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Jun 21, 2007

Genzyme Gains Marketing Rights for Ceregene’s Parkinson's Drug in $150M Deal

  • Ceregene and Genzyme entered into a partnership for the development and commercialization of Ceregene's Phase II candidate, CERE-120, for the treatment of Parkinson's disease.

    Under the terms of the agreement, Genzyme will pay Ceregene $25 million upfront in exchange for certain partnership-related expenses. Ceregene also is entitled to development-related milestone payments of up to $125 million and 50% reimbursement of the worldwide Phase III development costs.

    Genzyme will gain marketing rights in all areas outside the U.S. and Canada and will pay Ceregene tiered sales royalties.  Ceregene thus retains exclusive rights in the U.S. and Canada.

    “The resources provided by our new partnership with Genzyme, together with the greater than $27-million initial closing of our Series C financing, provides the funding we currently need to advance CERE-120 toward commercialization," points out Jeffrey M. Ostrove, Ph.D., president and CEO of Ceregene.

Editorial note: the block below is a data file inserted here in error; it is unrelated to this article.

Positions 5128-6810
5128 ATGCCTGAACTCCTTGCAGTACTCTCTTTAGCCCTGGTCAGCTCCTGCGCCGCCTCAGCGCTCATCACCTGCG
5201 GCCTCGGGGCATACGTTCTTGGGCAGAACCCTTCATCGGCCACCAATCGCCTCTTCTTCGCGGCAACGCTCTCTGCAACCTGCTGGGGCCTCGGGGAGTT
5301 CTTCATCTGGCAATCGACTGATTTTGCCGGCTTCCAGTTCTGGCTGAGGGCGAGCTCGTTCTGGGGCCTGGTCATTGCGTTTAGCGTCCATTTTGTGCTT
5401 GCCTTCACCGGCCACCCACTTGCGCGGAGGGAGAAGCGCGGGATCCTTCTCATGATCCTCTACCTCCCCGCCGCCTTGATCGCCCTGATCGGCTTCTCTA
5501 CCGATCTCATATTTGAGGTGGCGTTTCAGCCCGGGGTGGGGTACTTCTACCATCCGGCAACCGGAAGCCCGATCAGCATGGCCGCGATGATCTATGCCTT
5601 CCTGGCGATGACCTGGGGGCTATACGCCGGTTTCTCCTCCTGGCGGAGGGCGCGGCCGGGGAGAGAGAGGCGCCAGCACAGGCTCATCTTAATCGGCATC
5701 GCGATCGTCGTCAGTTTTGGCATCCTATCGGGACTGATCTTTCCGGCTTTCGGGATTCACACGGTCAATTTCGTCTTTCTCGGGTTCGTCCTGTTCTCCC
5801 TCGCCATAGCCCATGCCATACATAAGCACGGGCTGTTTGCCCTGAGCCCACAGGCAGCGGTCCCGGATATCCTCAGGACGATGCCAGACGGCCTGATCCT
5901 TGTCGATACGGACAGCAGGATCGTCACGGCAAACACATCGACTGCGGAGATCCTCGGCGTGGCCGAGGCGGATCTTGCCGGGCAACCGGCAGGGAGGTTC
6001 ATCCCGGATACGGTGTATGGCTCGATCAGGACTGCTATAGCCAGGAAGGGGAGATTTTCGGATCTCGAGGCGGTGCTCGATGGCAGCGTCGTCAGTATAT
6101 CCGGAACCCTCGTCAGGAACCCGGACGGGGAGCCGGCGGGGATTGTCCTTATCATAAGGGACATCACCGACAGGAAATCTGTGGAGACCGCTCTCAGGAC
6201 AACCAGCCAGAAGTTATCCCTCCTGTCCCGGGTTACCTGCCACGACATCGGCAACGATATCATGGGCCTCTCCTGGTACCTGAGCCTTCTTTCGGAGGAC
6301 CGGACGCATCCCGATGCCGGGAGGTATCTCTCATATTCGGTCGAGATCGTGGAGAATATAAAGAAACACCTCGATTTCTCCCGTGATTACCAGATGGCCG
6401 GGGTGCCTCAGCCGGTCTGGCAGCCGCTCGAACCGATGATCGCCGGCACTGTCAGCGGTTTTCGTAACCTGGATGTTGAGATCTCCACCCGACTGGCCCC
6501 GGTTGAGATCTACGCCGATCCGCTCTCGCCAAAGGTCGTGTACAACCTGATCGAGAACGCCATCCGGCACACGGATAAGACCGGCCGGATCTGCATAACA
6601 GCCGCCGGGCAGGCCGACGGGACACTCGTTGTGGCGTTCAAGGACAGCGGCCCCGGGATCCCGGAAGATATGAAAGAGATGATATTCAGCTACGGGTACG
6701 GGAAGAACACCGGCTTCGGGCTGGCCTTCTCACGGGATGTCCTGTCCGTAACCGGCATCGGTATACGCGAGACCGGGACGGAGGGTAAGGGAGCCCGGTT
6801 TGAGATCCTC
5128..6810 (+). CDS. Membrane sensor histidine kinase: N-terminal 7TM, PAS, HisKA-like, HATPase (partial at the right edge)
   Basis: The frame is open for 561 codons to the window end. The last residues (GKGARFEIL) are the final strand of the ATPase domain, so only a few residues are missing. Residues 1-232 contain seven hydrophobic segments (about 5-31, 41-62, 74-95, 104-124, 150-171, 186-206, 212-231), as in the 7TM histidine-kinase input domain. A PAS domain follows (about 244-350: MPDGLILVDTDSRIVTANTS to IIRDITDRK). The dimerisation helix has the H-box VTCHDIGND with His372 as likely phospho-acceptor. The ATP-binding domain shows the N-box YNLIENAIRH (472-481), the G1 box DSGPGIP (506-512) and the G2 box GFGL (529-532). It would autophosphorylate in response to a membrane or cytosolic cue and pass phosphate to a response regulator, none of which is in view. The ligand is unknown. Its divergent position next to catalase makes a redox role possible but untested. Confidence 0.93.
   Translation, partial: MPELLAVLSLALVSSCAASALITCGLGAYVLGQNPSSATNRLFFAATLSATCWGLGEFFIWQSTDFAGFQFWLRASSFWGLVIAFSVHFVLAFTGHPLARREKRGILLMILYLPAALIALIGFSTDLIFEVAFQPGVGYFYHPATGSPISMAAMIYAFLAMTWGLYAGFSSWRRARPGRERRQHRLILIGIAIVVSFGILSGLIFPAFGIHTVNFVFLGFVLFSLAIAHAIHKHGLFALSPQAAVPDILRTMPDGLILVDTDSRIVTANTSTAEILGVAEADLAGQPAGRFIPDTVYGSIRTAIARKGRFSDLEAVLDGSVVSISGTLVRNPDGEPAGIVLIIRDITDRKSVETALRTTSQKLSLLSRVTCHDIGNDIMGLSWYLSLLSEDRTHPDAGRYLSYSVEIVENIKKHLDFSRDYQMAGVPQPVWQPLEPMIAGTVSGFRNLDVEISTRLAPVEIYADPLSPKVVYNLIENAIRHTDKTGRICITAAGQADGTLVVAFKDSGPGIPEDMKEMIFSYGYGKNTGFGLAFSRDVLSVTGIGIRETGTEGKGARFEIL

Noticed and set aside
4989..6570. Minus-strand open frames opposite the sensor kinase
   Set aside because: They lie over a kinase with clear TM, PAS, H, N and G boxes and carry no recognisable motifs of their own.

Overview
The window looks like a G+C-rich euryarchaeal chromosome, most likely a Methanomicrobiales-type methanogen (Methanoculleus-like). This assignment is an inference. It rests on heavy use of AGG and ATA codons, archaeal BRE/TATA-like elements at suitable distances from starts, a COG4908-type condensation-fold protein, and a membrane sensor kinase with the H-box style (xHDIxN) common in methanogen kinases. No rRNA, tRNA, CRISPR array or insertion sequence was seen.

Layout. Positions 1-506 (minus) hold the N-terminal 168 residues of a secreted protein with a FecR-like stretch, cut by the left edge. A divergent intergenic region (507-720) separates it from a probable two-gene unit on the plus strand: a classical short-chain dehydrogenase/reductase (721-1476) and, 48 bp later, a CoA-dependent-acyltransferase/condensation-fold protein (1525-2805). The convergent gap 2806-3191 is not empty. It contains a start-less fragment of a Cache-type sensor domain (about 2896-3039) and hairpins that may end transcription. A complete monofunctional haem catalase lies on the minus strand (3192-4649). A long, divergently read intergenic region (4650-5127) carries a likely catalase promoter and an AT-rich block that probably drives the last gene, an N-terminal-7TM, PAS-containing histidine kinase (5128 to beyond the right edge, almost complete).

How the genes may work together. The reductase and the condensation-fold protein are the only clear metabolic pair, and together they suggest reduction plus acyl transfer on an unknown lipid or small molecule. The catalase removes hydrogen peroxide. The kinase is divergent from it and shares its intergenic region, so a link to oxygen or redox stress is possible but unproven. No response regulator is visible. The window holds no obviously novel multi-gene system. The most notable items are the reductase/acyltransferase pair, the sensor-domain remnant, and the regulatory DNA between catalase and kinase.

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Scientifically Studying Ecstasy

MDMA (commonly known as the empathogen “ecstasy”) is classified as a Schedule 1 drug, which is reserved for compounds with no accepted medical use and a high abuse potential. Two researchers from Stanford, however, call for a rigorous scientific exploration of MDMA's effects to identify precisely how the drug works, the data from which could be used to develop therapeutic compounds.

Do you agree that ecstasy should be studied for its potential therapeutic benefits?

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